Well - finally got around to finishing my HCMC report - again, can also view it here. Hope you like :-)
Arrived on the bus to Ho Chi Minh City from Can Tho at night. Wow. There are a few motorbikes in this city, and they all seem quite intent on getting to wherever they are going as quickly as possible, regardless of who is in their way. I ended up splitting a taxi with a few people from the bus to head to the backpacker area around Pham Ngu Lao – quite sure we overpaid for the ride – make sure you look into how much taxi’s should cost and don’t let the driver try to tell you it is going to be three times that.
After paying for the taxi, I hit the streets and ended up finding a decent place to stay down one of the “quiet” side alleys. As per the usual, dropped the bags off and went out to check this place out. Not more than five minutes of walking and I found myself being approached to buy drugs and other questionably legal things. Now, I won’t say that I ever felt unsafe, but I also wouldn’t say that some of the people mentioning that this area of the city can be a little bit seedy were wrong. In the interest of full disclosure, I should say that the next night I went out in a similar area down the road and it was not at all bad, so perhaps it just depends on the night, or changes by the block.
Up in the morning, I was off to meet a friend of a cousin who lives in the area. We met for my first taste of Vietnamese iced coffee. Now, I am not a coffee drinker by any means, but it wasn’t too bad – or, I drank it anyway. We had broken rice for lunch and talked about the country for a while. After that I was off to a few of the sites – War Remnants Museum, Jade Pagoda, Botanical Gardens. The war museum was really something else – a sobering experience to say the least, and I could probably just leave it at that. The Jade Pagoda was a good detour, and the Botanical Gardens were a nice little break from the constant assault on your senses that Saigon is (though seeing animals in the zoo kept in the tiny cages was a bit sad). Spent the night out around Pham Ngu Lao, and got to witness the town go crazy as Vietnam won its soccer match.
The next morning, sleeping in finally happened – 11am! Had a tasty Pho breakfast (oh, how I will miss that…), did some motorbike dodging, walked through the Ho Chi Minh City Museum to get another taste of Vietnam’s past, dodged a few more motorbikes, then hit the Reunification Palace – a very cool place to go walk around and picture what it was like just 35 years ago. After that it was time to go scope out the Ben Thanh market – a maze of corridors and stalls, filled with anything anyone could ever want or need. The vendors will literally pull you into their stalls to show you what they have, and kindly suggest that you purchase it. Along with the merchandise, there’s a whole heap of food stalls selling some tasty looking dishes on the cheap.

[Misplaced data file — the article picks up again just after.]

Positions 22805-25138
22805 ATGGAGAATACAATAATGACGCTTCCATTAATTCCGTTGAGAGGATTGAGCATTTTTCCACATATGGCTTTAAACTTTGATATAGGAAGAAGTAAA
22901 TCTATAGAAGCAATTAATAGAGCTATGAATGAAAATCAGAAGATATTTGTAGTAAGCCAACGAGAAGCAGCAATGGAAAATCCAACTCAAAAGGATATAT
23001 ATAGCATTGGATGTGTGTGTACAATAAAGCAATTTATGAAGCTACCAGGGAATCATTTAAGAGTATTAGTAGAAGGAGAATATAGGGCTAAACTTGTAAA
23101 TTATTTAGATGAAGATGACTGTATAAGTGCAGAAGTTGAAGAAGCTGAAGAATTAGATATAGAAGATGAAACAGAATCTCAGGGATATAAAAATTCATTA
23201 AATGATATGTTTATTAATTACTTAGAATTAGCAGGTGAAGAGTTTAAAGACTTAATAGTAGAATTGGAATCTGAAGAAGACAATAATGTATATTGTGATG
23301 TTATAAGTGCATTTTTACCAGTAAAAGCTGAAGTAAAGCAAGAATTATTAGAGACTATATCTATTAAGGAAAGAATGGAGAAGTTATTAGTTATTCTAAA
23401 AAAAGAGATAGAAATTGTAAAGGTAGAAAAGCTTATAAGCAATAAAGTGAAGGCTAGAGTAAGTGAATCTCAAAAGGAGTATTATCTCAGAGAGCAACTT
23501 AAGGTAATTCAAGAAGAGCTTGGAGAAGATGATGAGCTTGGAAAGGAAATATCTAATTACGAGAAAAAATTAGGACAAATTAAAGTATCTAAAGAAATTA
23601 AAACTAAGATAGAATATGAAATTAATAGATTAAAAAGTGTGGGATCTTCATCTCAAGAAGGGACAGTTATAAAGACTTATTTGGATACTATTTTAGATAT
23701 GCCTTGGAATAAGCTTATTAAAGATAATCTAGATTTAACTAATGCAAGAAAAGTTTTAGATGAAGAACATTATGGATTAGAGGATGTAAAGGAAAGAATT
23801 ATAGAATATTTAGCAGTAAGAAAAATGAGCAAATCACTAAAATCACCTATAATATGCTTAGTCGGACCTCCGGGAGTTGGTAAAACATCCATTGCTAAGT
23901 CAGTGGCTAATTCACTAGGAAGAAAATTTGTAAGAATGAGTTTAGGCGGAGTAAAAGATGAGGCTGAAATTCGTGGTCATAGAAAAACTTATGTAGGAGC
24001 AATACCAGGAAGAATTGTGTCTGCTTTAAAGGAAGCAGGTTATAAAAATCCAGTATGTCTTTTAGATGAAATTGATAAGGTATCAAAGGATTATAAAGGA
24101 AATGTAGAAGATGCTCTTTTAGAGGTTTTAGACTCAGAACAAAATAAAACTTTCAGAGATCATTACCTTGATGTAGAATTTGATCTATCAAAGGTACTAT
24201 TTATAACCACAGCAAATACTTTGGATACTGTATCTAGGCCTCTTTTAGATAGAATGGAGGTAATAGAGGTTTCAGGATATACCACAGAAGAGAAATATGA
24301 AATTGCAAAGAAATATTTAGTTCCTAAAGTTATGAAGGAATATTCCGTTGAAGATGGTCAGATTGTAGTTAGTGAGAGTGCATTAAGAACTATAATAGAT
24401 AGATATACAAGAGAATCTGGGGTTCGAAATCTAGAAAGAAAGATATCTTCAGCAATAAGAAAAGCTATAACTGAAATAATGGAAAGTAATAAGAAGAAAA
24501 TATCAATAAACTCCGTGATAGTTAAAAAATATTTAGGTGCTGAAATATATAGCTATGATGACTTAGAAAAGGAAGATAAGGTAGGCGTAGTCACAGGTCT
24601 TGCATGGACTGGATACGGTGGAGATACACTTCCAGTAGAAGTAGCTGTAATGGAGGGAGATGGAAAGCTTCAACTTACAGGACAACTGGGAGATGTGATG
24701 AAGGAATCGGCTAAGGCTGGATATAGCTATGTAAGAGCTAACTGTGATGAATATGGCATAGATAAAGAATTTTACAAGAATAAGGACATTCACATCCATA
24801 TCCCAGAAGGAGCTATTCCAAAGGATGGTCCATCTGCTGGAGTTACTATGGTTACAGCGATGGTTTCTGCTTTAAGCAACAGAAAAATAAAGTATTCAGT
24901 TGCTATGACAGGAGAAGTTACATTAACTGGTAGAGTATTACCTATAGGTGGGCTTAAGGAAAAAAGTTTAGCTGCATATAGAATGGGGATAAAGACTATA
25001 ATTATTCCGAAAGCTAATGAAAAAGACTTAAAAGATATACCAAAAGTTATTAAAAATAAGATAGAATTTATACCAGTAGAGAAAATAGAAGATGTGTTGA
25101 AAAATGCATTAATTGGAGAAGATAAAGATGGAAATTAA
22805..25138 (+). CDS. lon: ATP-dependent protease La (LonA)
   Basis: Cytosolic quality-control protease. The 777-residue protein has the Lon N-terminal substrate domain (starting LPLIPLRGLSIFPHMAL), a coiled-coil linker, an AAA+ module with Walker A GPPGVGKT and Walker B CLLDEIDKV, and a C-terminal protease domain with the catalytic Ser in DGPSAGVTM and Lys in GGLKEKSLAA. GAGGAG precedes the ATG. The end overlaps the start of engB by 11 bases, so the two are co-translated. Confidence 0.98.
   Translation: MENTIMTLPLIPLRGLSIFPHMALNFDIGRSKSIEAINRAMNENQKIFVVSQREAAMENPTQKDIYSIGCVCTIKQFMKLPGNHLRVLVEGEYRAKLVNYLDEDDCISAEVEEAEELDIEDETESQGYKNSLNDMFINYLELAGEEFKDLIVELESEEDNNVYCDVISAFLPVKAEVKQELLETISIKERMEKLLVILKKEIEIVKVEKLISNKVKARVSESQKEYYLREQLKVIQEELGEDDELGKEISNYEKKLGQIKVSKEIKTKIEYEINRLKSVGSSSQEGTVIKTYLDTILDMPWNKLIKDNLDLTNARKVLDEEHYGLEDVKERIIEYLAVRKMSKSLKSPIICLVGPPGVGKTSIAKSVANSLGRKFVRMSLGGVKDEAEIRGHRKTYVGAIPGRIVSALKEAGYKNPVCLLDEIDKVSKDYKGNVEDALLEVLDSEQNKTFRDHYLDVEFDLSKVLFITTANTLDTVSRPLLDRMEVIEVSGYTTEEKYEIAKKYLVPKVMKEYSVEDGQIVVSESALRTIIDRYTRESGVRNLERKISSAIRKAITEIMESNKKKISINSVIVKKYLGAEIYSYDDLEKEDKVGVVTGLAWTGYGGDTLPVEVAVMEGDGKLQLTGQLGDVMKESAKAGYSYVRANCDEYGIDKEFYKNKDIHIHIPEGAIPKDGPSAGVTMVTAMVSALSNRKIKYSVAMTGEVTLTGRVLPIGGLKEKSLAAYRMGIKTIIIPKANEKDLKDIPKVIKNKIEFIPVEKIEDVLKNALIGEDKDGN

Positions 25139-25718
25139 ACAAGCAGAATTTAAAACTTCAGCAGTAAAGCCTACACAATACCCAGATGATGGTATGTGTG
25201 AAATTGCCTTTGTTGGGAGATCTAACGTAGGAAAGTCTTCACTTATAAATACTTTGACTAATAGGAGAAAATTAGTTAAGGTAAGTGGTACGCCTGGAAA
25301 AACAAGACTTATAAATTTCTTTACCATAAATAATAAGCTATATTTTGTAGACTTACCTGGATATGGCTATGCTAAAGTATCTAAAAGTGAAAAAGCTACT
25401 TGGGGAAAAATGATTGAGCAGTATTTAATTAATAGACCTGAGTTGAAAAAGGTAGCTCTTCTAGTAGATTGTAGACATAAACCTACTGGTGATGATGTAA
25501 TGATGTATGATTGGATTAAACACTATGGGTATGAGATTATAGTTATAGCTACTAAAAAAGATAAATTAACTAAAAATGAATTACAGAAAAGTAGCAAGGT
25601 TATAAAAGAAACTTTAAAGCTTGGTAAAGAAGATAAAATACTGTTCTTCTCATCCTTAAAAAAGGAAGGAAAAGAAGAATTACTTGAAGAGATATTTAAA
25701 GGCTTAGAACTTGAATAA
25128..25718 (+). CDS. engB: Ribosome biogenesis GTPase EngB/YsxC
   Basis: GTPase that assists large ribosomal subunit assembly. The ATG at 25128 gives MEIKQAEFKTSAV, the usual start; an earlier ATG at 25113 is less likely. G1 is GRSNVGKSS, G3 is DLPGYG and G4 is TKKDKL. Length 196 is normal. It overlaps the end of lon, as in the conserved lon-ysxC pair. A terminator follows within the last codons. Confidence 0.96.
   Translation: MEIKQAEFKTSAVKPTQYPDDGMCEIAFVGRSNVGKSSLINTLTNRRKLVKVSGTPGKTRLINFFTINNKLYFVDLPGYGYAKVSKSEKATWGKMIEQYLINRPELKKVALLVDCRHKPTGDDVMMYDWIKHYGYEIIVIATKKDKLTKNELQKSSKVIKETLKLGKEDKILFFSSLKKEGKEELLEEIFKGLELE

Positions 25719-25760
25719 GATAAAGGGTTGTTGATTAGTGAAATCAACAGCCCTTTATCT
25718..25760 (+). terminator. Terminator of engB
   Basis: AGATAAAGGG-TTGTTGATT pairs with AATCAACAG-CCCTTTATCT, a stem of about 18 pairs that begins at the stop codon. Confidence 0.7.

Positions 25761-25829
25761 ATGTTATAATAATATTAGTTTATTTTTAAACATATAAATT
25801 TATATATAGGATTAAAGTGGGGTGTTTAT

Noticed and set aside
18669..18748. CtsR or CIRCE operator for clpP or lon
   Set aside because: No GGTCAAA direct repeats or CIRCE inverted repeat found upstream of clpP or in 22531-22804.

Finished up the day by deciding to trim a few hours from tomorrows trip to Da Lat by flying instead of bus (at least that was the intention – did not exactly pan out) – bought a ticket, and headed out for a few beers on my last night in Saigon. Walking around the city, it really is noticeable how rapidly it’s growing – modern skyscrapers, old buildings being knocked down and new ones being thrown up in their place.
Now, I feel no report of Saigon could be complete without a quick mention of the traffic, or whatever you call the hordes of motorbikes roaming the streets. There are a lot of them – too many of them – the city seems to be developing a serious traffic problem, but no one appears to be doing anything about it, and it can seemingly only get worse. There didn’t seem to be much in the way of rules – honk as much as possible, hold on, and hope for the best. Getting across the street on foot is like a real life game of frogger, only if you lose, you die. By the time I left though, I was getting quite good at it (at least I am here writing this, anyway…).
My last few hours of Saigon were spent having lunch with another friend, followed by a motorbike out to the airport where my flight to Da Lat left an hour late. Goodbye Saigon – you really were a blast – not much else like it (in my experience)!